Rep. Schiff Statement on Russian Proposal on Syrian Chemical Weapons
Washington, DC –Today, Rep. Adam Schiff (D-CA), a senior member of the Intelligence Committee, released the following statement on the recent developments with the Russian proposal on Syrian chemical weapons:
“Yesterday, Secretary of State John Kerry suggested that a U.S. strike on Syria’s chemical weapons infrastructure could be avoided if Assad gave up his chemical weapons stockpile. Within hours, the idea was picked up by the Russian foreign minister who called on Syria to put its arsenal of poison gas under UN supervision and control. The offer may be merely a delaying tactic, or an attempt to sow division in the international community in an effort to fend off a military strike. Nevertheless the Russians were shrewd to make this offer, and it would be equally wise for the U.S. to pursue this option with great vigor.
“We have a compelling moral and humanitarian interest in seeing that Bashar Al-Assad never uses chemical weapons again, not against Syrian civilians, not against anyone. The images of the dead and dying, men, women and children are indelibly fixed in our minds. We also have a core national security interest in making sure that when the Assad regime comes to an end, his chemical weapons stockpiles do not fall into the wrong hands. The worst case scenario for the United States would be to see Al Qaeda, Al Nusra, Hezbollah or similar terrorist organizations gain control of these weapons and use them against us. In the inevitable chaos that would follow the collapse of the Assad regime, this is not an insubstantial fear.
“A targeted military strike would have the capacity to deter and degrade the Assad regime's further use of chemical weapons. But as I raised in a meeting yesterday with Secretary Kerry, Ambassador Rice, General Dempsey and others, it would not address the core concern that ultimately these stockpiles may fall into the wrong hands. United Nations’ custody and control of the chemical weapons stockpiles may be a more effective way of ensuring that neither Assad nor Al Qaeda ever uses these weapons again.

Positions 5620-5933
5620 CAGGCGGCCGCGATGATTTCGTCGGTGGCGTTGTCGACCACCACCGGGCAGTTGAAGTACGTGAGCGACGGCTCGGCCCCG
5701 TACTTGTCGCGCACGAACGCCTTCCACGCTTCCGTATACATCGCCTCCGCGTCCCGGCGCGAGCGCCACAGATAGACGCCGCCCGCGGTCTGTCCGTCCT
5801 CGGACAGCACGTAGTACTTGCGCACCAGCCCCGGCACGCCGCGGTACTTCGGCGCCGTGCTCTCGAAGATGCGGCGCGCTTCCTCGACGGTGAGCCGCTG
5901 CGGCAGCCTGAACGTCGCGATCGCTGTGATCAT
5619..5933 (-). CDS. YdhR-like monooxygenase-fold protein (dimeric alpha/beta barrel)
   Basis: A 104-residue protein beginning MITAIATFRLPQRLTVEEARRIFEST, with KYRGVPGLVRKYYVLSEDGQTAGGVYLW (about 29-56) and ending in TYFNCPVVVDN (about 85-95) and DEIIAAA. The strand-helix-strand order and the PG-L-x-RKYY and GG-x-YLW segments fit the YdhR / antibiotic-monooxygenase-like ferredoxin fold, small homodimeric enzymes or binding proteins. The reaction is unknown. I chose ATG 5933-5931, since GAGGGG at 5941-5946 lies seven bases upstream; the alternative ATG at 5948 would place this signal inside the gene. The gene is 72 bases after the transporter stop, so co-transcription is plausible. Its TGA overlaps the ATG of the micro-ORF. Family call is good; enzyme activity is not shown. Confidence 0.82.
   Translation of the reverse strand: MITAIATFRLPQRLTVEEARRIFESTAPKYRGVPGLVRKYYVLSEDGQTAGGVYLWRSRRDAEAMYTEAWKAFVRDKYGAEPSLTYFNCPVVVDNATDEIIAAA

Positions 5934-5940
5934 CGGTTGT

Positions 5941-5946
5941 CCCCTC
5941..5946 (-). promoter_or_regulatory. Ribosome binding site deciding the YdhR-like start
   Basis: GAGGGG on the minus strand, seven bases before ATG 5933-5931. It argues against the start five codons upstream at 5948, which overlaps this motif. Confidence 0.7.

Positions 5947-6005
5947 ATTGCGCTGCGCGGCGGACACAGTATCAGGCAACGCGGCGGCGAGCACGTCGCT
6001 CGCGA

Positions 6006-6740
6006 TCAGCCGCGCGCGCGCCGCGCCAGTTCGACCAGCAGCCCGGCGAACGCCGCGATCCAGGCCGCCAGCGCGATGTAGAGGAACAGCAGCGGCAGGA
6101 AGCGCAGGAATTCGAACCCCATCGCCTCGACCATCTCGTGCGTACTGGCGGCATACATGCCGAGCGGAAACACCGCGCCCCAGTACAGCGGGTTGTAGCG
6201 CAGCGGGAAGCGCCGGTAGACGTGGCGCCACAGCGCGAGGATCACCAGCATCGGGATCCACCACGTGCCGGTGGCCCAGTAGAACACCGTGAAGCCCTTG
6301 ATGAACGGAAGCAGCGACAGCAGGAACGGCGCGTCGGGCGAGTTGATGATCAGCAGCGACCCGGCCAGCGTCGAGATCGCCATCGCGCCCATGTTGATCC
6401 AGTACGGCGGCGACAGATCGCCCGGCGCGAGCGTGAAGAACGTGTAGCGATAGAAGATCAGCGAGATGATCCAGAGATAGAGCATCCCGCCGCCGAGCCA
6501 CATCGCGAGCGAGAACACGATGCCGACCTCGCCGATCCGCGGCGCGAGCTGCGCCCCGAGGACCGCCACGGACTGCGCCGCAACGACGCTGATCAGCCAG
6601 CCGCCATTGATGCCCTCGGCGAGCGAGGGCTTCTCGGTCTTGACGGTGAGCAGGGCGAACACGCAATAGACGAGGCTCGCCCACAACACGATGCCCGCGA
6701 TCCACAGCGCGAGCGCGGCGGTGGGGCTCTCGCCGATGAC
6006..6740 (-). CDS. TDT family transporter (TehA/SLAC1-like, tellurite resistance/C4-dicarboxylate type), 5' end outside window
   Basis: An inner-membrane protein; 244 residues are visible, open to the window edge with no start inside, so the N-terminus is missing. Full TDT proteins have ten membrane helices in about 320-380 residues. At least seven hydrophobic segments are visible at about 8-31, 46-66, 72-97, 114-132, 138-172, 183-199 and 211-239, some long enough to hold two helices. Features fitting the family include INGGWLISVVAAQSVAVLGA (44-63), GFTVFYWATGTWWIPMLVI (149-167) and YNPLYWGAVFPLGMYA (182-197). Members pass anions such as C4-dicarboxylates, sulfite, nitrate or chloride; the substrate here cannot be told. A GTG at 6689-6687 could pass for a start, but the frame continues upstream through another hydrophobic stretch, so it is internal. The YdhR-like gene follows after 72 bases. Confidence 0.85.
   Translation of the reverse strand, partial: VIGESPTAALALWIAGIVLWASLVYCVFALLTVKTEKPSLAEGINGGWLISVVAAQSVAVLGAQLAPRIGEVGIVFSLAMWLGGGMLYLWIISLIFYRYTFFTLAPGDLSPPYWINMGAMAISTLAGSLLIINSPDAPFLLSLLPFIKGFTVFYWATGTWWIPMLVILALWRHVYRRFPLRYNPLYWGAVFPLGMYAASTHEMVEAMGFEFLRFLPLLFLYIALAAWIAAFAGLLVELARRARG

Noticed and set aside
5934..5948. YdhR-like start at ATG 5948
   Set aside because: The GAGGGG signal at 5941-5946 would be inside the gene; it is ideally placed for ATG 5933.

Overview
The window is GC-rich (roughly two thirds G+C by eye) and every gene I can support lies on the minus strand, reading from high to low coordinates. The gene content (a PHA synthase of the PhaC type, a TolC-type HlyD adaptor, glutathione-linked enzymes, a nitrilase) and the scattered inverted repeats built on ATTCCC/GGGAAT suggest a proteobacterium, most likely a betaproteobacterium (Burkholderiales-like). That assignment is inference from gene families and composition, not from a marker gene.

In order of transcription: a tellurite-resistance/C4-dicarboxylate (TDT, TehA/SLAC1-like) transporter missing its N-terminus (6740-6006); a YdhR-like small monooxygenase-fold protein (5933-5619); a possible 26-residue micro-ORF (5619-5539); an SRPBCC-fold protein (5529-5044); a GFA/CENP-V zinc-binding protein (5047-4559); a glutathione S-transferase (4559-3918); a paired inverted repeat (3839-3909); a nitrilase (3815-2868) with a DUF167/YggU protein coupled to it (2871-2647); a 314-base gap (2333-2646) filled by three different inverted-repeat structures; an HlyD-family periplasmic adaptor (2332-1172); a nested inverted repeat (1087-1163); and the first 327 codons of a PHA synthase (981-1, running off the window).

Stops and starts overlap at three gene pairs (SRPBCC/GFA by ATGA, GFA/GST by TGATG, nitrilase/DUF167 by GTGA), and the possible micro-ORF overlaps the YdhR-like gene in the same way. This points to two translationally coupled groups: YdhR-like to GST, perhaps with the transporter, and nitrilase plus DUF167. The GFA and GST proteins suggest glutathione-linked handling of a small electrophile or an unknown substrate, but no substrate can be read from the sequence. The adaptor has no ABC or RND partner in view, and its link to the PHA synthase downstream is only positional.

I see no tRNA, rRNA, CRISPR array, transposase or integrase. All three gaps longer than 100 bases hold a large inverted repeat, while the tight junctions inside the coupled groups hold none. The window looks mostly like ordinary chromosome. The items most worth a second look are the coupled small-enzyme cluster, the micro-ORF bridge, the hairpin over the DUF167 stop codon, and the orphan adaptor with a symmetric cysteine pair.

“The Russians have a poor track record when it comes to Syria, the U.N., and the use of chemical weapons. They have repeatedly used their veto in the UN Security Council to thwart international action to hold the Assad regime accountable for its use of chemical weapons and failed to support even the most anodyne statements in the UN condemning the use of chemical weapons in Syria. It must be acknowledged that the credible threat of military force is the only reason they are now advancing this proposal – which goes far beyond anything they have thus far been willing to support.
“But whatever the motivation, we should seize the opportunity – as difficult as it may prove in the middle of a civil war – to bring about UN control over one of the world’s largest chemical weapons stockpiles. The effort to place, and ultimately destroy, these stockpiles under UN supervision will once again put the United States and all of our traditional allies including the British on the same page.
“The Assad regime still needs to be held accountable for its war crimes. A hundred thousand people have been killed and the regime has violated a century old prohibition on the use of chemical weapons. But our immediate, overriding concern must be the cessation of the use of chemical weapons and the imposition of UN control over them as soon as possible. Working with the international community, including the Russians, to bring about the cease fire necessary to secure these weapons holds the potential of putting the conflict back on the track of a negotiated resolution – the only true hope of ending the civil war.”
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